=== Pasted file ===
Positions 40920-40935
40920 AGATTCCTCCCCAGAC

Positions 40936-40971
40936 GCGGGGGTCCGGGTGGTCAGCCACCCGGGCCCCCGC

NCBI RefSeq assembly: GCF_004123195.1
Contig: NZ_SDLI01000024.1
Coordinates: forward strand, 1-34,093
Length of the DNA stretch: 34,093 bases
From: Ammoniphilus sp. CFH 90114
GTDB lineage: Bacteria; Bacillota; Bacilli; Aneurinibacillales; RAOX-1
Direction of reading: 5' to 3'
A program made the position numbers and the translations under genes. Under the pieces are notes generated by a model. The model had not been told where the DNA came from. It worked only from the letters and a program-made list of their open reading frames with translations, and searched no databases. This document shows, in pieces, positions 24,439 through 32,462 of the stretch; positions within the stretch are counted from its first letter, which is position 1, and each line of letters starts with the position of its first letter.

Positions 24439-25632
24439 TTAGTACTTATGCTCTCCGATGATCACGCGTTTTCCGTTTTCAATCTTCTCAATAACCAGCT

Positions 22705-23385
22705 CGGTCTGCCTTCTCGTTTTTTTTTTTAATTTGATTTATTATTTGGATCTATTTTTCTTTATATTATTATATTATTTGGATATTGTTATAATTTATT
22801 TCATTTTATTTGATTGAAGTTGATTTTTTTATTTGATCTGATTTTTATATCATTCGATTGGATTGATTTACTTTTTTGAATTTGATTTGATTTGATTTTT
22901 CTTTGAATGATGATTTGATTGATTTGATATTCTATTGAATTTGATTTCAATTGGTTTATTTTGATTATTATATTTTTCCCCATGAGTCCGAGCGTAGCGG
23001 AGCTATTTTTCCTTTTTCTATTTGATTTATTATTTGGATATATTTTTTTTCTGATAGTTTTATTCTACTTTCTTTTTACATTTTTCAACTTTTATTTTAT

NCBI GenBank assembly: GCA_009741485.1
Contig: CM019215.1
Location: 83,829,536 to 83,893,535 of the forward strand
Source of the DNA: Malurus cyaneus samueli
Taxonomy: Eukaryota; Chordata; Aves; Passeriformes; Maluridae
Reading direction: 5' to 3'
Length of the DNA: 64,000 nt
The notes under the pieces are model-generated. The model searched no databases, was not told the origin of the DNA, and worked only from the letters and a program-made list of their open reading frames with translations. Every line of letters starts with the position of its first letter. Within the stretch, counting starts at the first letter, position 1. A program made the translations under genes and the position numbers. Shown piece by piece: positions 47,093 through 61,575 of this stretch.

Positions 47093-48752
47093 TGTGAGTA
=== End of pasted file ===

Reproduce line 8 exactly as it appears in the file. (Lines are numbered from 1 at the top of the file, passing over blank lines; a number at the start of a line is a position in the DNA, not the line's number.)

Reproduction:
Length of the DNA stretch: 34,093 bases